NIACIN – NICOTINIC ACID FORM – LOWERS CHOLESTEROL, LDL, TRIGLYCERIDES, LIPOPROTEIN (a), AND RAISES HDL
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Lawrenceville, NJ (Dr. Simone) – Vitamin B3, also known as Niacin has three chemical forms. The Nicotinic Acid form of Niacin lowers cholesterol, lowers LDL, lowers triglycerides, lowers lipoprotein (a), and raises HDL. Nicotinic acid also can clean out the arterial walls from all the cholesterol accumulation. One rarely hears about this because there is no patent on vitamins and hence no “drug” status possible for a pharmaceutical company. The words Nicotinic Acid must be on the label.
Nicotinic acid can cause “flushing” and “pins and needles” sensation. So, you have to gradually increase the dose from 250 mg to ultimately 1500 mg. 1500 mg per day is the minimum dose necessary to begin positively changing your lipids.
Start with 250 mg tablet with the large dinner meal. Never buy “No Flush” and never buy “Timed Release” or “Delayed Release” or “Inositol” or “Niacinamide.” Some of these cause liver damage and have no effect on your lipids.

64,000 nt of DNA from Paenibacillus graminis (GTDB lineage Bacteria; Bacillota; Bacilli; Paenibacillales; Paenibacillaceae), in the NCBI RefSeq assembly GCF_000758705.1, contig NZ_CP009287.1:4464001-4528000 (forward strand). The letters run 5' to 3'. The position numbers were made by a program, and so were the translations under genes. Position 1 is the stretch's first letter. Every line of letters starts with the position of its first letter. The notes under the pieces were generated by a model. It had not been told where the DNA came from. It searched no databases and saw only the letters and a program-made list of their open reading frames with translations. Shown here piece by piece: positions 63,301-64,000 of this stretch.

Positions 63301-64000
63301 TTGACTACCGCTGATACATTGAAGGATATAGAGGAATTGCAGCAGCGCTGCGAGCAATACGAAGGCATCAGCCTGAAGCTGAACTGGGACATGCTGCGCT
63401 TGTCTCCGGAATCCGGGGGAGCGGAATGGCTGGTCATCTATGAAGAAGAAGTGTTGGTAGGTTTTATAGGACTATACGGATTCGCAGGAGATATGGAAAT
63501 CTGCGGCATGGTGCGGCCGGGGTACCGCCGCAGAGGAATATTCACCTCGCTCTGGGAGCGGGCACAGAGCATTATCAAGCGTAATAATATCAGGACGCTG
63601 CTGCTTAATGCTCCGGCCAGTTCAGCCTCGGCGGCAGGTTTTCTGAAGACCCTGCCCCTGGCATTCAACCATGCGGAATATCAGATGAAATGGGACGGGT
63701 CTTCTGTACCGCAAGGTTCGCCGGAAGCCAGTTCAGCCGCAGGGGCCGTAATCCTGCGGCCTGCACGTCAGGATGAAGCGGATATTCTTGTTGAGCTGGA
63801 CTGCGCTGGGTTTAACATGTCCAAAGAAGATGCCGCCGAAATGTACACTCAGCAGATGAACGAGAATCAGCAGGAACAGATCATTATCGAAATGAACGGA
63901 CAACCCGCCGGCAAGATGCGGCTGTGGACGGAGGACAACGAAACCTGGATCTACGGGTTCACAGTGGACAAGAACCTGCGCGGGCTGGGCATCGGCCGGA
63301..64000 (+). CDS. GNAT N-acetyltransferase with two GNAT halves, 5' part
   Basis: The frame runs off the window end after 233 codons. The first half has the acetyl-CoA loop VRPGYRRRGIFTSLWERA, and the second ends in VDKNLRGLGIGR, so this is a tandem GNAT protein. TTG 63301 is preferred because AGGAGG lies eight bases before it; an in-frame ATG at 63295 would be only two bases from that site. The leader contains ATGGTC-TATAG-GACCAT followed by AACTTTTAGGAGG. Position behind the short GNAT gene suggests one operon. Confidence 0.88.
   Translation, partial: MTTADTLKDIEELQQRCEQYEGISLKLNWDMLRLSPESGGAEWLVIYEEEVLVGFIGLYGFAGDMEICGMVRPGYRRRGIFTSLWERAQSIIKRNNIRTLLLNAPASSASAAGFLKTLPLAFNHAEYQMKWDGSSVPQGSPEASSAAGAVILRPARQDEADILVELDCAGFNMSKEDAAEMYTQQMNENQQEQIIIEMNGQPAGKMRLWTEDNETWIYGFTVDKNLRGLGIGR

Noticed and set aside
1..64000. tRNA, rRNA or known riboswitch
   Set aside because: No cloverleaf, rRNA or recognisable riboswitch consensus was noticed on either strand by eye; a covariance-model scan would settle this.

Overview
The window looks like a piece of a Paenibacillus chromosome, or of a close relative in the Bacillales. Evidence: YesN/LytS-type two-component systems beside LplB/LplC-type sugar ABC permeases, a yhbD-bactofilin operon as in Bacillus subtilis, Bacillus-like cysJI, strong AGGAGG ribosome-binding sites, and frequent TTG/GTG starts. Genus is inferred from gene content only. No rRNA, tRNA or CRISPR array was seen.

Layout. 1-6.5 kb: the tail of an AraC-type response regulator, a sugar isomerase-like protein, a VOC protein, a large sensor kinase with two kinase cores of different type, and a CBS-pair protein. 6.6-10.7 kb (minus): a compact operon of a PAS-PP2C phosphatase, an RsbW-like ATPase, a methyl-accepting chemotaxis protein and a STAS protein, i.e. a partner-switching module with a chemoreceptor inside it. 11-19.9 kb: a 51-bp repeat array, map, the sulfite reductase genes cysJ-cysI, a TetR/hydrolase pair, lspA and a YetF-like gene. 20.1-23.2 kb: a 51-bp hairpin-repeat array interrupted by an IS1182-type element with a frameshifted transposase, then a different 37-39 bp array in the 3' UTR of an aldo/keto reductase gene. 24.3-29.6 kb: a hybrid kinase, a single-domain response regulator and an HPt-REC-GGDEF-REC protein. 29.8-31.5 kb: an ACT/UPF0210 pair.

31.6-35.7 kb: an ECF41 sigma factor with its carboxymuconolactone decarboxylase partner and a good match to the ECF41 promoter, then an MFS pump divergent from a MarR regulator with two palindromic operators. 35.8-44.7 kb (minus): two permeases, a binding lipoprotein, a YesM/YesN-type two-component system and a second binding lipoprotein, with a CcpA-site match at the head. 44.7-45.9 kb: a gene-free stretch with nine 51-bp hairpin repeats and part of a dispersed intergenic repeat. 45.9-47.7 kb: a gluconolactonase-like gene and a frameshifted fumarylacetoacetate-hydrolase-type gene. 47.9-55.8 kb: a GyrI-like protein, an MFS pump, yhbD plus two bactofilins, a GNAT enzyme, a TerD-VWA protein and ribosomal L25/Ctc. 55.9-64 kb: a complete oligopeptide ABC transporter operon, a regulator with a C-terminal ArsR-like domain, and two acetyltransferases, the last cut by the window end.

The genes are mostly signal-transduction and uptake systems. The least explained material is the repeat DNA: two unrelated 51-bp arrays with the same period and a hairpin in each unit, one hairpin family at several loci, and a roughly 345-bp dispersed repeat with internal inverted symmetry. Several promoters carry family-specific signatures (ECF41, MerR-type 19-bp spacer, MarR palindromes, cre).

Food will minimize the reaction. Aspirin 325 mg will minimize the reaction. Simone Super Energy will also minimize the reaction.
Then every three to four days, increase the dose by another 250 mg per day. The body will become accustomed to it and you will have only a very minimal reaction. The goal will be to take about 1000 mg at dinner with aspirin, another 250 mg at breakfast and another 250 mg at lunch.
In about 6 weeks after you attain the 1500 mg dose per day your lipids will improve. Make sure your physician is directly overseeing your progress because you will need blood work to check your blood sugar, complete blood counts, including platelet count. A meta-analysis of 11 randomized trials involving 26,340 nondiabetic patients showed that during a follow-up of 3.6 years, there was a 34% higher risk of diabetes (Goldie et al. Heart. 2016; 102:198-203).
LIPOPROTEIN (a) is LOWERED BY NIACIN AND ASPIRIN – Niacin (nicotinic acid) and Aspirin are two relatively safe, easily available and inexpensive drugs known to significantly reduce the levels of lipoprotein (a).
Nicotinic acid may not be appropriate for some people with gout, diabetes, stomach ulcer, glaucoma, clotting disorder (decreases fibrinogen and therefore decreases clotting), liver disease, or alcoholism.
(c) 2017 Charles B Simone, M.MS., M.D.